The Rishonim (Medieval Halachic scholars) address the question regarding the status of a commitment to charity made in one’s mind, without being verbalized. If a person made a decision to give a certain amount of money to charity, but he did not verbally express this commitment, does this non-verbal pledge have the status of a Neder (vow), such that one is obligated to fulfill the pledge?
The Rosh (Rabbenu Asher Ben Yehiel, Germany-Spain, 1250-1327), in one of his responsa, writes that a pledge to charity is binding only if it is verbalized. A commitment made in one’s mind, without being stated verbally, is not binding.
However, in his commentary to the Talmud, the Rosh takes the opposite view, stating that even non-verbal pledges are binding and must be fulfilled. The Rosh cites a verse in Dibreh Hayamim – “Kol Nedib Leb Olot” – referring to a voluntary commitment made in one’s heart to bring Olot (burnt offerings) to the Bet Ha’mikdash. Based on this verse, the Rosh rules that if a person resolves in his mind to give money to charity, this commitment is Halachically binding and he must fulfill the pledge.
The Rama (Rabbi Moshe Isserles of Cracow, 1525-1572), in Hoshen Mishpat (212:8), follows the stringent ruling, and thus for Ashkenazim, it is clear that if one makes even a non-verbal pledge, it is binding. It should be noted that we refer only to a resolute decision to give charity. If one merely contemplated in his mind giving charity, or considered the possibility, this is certainly not a binding pledge. We deal here only with a firm, unambiguous decision to give charity.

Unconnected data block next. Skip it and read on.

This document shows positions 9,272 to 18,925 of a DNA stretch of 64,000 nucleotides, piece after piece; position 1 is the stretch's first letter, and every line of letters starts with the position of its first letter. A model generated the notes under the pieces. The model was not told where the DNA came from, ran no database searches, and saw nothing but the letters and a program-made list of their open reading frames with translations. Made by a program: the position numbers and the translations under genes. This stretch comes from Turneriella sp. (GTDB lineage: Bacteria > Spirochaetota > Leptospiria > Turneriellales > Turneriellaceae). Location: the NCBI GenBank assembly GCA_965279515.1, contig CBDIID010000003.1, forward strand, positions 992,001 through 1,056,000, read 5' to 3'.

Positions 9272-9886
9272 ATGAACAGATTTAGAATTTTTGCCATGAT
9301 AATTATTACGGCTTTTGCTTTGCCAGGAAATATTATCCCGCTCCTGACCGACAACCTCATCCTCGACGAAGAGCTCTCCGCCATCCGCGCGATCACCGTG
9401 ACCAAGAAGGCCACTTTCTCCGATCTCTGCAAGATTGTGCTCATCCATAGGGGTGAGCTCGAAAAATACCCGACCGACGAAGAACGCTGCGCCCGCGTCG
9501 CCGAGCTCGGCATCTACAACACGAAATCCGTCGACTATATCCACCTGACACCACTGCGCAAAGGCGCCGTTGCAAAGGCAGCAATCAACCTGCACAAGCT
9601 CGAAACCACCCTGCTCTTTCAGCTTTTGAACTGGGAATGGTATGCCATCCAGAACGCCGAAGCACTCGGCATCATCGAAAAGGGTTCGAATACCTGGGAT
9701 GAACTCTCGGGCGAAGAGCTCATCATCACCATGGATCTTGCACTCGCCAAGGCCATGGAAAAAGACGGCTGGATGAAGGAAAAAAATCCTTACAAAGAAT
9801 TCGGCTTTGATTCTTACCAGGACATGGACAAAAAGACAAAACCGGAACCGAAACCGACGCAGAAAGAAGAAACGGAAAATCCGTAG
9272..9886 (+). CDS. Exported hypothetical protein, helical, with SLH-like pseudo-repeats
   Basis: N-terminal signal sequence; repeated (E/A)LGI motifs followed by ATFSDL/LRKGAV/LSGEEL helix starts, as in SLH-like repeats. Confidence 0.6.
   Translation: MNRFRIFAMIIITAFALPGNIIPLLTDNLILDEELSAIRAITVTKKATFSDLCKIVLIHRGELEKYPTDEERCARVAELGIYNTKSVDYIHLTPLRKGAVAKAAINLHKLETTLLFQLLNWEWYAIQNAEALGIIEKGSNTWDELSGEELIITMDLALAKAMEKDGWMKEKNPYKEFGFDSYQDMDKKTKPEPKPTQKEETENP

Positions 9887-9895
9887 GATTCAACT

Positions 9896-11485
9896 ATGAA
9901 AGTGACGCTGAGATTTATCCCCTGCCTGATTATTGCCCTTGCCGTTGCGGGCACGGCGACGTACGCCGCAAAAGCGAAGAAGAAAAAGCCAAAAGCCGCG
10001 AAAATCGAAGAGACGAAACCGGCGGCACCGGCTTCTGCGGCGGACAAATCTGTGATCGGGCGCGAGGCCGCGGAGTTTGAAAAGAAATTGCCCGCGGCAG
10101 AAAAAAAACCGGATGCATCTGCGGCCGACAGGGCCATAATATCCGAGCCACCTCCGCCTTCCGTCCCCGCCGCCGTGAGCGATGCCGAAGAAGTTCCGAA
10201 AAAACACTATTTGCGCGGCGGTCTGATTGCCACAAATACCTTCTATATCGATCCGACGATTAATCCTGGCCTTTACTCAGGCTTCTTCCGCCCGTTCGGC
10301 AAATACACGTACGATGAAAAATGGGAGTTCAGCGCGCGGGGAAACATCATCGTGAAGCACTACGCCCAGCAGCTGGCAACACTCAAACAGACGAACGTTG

Maran, however, in Shulhan Aruch, cites both views. He first writes, “Yesh Omerim” (“There are those who say”) that a non-verbal pledge is binding, and then writes, “Yesh Mi She’omer” (“There is someone who says”) that it is not binding. There is a well-known rule that in a case of “Yesh Va’yesh,” where Maran cites two different opinions as “Yesh Omerim,” we follow the second opinion cited. Seemingly, then, in this instance, we should follow the lenient position, that a vow taken in one’s mind is not Halachically binding. However, Hacham Ben Sion Abba Shaul (Israel, 1923-1998) claimed that this rule applies only if Maran uses the precise phrase “Yesh Omerim” in reference to both views. However, if he cites one view as “Yesh Omerim” and the other with the phrase “Yesh Mi She’omer,” then he sides with the “Yesh Omerim,” which is the majority position. Hence, with regard to the Halacha of a non-verbal pledge, Maran follows the stringent view, which he introduces as the “Yesh Omerim.” Hacham Ben Sion further notes that given the especially grave consequences of violating vows, one who makes a non-verbal pledge should ensure to fulfill the pledge, in accordance with the stringent opinion.
Our Sages teach that as a general rule it is preferable not to make formal pledges, in order to avoid the risk of violating a Neder. And thus certainly when it comes to non-verbal pledges, the status of which is subject to dispute, one should preferably not make formal pledges in his mind in order to avoid this Halachic uncertainty.
Summary: Formal pledges to give charity are binding even if they are made in one’s mind, without being verbalized.
Adopted from the class of Rabbi Eli Mansour